Cooperative Fish and Wildlife Research Units Program: Massachusetts
Education, Research and Technical Assistance for Managing Our Natural Resources

Massachusetts Project

Optimal Habitat Configuration for Mature-Forest and Scrub-Shrub Birds

August 2009 - October 2010


Participating Agencies

  • Quick Response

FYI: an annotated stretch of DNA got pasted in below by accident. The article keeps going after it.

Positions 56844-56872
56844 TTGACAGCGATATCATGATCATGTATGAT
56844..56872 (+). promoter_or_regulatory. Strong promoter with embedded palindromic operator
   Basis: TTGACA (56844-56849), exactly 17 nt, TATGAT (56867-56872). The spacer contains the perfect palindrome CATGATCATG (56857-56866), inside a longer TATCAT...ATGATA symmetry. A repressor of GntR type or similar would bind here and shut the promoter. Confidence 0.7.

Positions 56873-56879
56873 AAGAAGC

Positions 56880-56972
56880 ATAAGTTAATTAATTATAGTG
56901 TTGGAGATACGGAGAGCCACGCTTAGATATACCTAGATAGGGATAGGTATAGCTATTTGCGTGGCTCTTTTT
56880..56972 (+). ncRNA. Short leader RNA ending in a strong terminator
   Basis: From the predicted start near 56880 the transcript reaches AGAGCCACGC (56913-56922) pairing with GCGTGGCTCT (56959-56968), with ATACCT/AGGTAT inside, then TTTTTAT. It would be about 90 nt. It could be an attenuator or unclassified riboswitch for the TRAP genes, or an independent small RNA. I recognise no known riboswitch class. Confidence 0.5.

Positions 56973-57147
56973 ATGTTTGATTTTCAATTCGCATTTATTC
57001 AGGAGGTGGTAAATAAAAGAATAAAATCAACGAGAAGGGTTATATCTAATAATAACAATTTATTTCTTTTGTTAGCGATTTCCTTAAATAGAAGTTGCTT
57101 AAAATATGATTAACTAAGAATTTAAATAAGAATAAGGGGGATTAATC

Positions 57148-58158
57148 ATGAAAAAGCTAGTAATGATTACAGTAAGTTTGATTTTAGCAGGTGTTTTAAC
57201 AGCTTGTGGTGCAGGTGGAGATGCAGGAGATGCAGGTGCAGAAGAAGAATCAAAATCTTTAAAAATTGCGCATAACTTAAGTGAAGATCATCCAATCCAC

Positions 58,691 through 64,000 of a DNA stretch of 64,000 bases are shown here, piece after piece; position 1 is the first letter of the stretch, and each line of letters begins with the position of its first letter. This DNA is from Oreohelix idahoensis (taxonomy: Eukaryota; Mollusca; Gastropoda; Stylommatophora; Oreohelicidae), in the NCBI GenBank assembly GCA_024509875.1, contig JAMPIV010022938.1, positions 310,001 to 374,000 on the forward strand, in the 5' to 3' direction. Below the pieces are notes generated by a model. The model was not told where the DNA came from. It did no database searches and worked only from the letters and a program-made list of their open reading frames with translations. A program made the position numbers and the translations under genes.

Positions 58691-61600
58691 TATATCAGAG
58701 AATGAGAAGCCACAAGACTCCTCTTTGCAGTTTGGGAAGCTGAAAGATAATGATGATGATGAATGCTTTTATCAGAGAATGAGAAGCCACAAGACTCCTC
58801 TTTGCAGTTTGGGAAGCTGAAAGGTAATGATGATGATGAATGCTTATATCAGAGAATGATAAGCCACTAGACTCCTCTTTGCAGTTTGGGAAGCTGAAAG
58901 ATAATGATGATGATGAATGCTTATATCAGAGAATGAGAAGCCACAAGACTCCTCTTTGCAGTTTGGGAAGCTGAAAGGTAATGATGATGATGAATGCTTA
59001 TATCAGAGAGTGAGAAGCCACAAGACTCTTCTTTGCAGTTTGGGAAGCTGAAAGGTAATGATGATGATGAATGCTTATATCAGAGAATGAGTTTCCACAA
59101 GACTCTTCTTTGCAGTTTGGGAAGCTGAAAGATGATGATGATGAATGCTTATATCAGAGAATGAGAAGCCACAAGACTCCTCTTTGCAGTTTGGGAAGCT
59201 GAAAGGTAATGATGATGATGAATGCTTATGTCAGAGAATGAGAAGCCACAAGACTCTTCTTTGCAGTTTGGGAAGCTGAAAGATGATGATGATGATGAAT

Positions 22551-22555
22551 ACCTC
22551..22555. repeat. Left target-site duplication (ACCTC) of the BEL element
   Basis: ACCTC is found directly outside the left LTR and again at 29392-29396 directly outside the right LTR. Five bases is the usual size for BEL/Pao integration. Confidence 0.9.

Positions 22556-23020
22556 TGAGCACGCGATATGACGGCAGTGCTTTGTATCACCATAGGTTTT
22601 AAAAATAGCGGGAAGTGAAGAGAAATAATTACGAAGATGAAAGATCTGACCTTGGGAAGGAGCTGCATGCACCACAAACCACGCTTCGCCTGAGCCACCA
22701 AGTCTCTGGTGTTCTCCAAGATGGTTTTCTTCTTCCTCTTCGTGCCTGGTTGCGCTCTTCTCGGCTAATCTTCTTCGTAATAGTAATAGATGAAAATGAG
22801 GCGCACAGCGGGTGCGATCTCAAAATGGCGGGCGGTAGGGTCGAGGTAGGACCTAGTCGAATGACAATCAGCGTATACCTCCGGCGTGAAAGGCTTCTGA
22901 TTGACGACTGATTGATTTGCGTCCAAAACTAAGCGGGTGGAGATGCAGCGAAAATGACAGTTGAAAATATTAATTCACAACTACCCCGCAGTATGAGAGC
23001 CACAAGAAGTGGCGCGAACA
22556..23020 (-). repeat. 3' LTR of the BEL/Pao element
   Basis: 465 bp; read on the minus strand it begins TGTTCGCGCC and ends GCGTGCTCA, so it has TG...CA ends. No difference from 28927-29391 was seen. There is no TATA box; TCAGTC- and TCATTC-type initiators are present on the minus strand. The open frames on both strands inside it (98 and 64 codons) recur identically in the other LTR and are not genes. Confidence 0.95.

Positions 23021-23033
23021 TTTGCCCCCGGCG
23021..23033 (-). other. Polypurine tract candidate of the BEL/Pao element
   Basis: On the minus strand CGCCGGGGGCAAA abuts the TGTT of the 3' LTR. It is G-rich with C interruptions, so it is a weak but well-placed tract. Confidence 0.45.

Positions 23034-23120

Declines in populations of mature-forest and scrub-shrub birds have caused concern among managers (King et al. 2006a, Schlossberg and King 2007). Managers have long assumed that promoting either mature-forest or scrub-shrub bird groups involves a direct tradeoff, i.e., managing against the other group. However, recent research indicates otherwise. Early-successional habitat has been shown to benefit forest-interior birds during the post-breeding period (when adults molt) and the post-fledging period, when young birds have left the nest but are still dependent on their parents. Post-fledging birds suffer high mortality, which significantly impacts population dynamics (King et al. 2006b). The habitat needs of many forest-interior bird species apparently switch between the nesting and post-fledging periods (King et al. 2006b). Many post-breeding forest birds use scrub-shrub habitats and some appear to prefer that habitat over mature forest (Chandler et al. In Prep b). Depending on scale and configuration, the positive effects of scrub-shrub habitat availability on survival rates of forest-interior birds�fledglings and post-breeding adults�likely outweigh the relatively minor negative effects on nesting success, especially when renesting rates are considered